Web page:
Trash

9780385752169_p0_v3_s192x300Trash

Author: Andy Mulligan
Series: Stand-alone Novel
Publisher: Random House Children’s Books
Publication Date: 10/11/2011
Pages: 240
Source: Purchased

Read All About It:
In an unnamed Third World country, in the not-so-distant future, three “dumpsite boys” make a living picking through the mountains of garbage on the outskirts of a large city.

One unlucky-lucky day, Raphael finds something very special and very mysterious. So mysterious that he decides to keep it, even when the city police offer a handsome reward for its return. That decision brings with it terrifying consequences, and soon the dumpsite boys must use all of their cunning and courage to stay ahead of their pursuers. It’s up to Raphael, Gardo, and Rat—boys who have no education, no parents, no homes, and no money—to solve the mystery and right a terrible wrong.

Andy Mulligan has written a powerful story about unthinkable poverty—and the kind of hope and determination that can transcend it. With twists and turns, unrelenting action, and deep, raw emotion, Trash is a heart-pounding, breath-holding novel.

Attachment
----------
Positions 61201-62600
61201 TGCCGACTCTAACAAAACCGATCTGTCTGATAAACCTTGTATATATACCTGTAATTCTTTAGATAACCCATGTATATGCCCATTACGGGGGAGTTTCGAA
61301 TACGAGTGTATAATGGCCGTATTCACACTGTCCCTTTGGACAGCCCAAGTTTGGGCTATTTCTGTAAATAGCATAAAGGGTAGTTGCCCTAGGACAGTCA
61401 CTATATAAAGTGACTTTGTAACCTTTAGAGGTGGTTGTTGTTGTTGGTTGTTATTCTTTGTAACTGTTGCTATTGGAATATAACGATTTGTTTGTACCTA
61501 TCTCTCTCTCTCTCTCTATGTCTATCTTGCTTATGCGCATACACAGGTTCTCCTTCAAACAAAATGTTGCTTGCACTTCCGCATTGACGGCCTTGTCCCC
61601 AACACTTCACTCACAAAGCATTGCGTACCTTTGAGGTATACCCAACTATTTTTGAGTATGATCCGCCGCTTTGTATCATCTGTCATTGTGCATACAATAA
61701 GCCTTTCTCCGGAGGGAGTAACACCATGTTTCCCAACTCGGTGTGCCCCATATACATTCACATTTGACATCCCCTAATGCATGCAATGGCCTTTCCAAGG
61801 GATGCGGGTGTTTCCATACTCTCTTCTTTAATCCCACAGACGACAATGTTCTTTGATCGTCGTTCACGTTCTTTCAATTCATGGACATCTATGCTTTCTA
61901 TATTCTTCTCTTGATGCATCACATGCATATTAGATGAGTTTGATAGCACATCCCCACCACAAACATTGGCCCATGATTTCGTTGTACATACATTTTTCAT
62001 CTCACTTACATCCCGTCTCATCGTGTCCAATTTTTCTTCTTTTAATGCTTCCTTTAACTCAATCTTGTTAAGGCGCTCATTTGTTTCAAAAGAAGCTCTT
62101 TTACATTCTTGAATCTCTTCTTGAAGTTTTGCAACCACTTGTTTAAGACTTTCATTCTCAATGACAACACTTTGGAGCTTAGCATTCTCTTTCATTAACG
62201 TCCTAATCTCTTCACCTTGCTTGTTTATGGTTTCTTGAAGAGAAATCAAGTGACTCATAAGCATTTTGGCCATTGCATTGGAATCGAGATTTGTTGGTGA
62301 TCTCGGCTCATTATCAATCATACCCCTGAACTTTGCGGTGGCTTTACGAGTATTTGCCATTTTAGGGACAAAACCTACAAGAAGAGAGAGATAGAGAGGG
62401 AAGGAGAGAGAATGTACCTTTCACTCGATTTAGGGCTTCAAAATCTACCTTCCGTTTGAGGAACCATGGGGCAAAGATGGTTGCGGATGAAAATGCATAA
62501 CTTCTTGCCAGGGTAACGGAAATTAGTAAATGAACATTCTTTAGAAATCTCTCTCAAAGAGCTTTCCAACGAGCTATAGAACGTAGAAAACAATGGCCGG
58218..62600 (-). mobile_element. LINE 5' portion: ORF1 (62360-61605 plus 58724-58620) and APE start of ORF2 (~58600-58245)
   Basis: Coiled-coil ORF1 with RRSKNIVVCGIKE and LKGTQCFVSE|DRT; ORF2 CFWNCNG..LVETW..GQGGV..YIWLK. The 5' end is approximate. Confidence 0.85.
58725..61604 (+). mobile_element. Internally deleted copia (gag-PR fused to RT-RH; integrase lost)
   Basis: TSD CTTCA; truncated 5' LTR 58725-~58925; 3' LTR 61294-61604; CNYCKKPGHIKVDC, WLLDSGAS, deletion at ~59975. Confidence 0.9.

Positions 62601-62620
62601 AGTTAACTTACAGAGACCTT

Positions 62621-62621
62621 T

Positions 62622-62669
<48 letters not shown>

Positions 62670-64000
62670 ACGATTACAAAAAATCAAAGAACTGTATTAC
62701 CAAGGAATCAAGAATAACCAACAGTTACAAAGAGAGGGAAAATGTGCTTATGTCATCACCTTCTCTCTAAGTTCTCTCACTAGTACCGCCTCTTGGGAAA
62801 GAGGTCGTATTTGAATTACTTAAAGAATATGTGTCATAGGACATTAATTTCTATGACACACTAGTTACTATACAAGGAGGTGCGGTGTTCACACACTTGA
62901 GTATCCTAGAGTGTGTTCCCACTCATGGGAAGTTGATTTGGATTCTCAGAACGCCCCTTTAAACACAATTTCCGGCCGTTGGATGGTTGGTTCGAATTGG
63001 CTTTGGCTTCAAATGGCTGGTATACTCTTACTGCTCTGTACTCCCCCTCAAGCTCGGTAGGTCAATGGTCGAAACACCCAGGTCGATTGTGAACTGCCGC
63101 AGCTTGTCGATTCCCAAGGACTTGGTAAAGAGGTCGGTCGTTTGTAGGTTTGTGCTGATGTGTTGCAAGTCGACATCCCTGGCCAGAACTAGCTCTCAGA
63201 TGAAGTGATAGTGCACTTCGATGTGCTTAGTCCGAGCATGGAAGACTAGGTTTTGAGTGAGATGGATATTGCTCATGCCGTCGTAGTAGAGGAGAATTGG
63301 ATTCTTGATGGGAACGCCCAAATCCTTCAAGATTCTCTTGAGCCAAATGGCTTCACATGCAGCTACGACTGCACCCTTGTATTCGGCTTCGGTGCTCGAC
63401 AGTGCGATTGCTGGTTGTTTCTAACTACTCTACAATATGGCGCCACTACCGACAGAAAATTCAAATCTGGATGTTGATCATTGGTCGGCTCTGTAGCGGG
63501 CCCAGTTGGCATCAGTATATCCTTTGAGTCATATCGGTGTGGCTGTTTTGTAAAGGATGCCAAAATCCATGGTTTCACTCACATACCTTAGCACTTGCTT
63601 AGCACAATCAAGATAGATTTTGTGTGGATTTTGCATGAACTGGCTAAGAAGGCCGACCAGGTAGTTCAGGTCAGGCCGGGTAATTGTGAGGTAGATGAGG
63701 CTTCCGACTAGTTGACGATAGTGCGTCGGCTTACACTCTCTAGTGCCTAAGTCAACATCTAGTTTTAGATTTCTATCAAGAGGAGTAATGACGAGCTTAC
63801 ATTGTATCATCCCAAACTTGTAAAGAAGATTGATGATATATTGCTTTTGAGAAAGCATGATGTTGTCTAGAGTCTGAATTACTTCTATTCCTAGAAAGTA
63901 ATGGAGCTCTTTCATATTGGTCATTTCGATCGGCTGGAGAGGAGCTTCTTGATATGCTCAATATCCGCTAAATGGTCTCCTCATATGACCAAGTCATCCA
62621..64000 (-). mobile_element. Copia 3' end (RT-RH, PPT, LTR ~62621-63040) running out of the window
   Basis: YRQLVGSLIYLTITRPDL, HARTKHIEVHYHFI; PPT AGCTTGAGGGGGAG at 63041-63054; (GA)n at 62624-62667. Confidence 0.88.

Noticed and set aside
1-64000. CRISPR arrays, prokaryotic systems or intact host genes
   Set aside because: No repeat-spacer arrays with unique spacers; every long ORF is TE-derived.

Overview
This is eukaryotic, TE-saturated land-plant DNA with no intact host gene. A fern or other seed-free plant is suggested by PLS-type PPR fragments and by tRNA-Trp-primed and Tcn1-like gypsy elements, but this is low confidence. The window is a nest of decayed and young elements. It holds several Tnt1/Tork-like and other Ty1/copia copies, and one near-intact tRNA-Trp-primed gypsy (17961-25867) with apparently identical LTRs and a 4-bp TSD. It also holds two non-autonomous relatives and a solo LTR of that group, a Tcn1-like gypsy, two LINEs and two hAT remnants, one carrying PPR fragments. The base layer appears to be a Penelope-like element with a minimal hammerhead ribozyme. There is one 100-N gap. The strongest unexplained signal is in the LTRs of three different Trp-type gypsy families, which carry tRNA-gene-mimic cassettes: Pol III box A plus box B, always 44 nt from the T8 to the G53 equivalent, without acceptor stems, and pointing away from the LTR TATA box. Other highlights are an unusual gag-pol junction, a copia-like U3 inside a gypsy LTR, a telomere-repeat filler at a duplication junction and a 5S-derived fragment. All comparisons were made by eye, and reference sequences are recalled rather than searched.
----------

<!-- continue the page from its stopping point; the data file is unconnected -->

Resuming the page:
My Opinion:
Trash had been on my to-read list for years. I saw it in stores when it first came out, but I kept pushing it aside to read the next bestseller or the next book in some of my favorite series. I am really glad I waited though! The writing style is simple and easy to read; younger teens would have no problem reading it, but the featured political and social crises in this book mean so much more the older you are because they can easily reflect the problems of third world countries. It made for an interesting afternoon read.

Raphael’s lifestyle as a boy living in third world poverty is depressingly realistic. The setting Mulligan depicts is easily imaginable as a shantytown that exists in a poor country today. It made me think of the people who actually live a similar lifestyle and caused me to appreciate my own. In the brief amount of time we have to get to know Raphael, it is hard not to root for such a resourceful, clever boy.

The plot development was a bit slow in my opinion, but it was still a quick read with plot twists that kept me entertained. It made me think of how corrupt the world is and how there is always hope for improvement as well.

 

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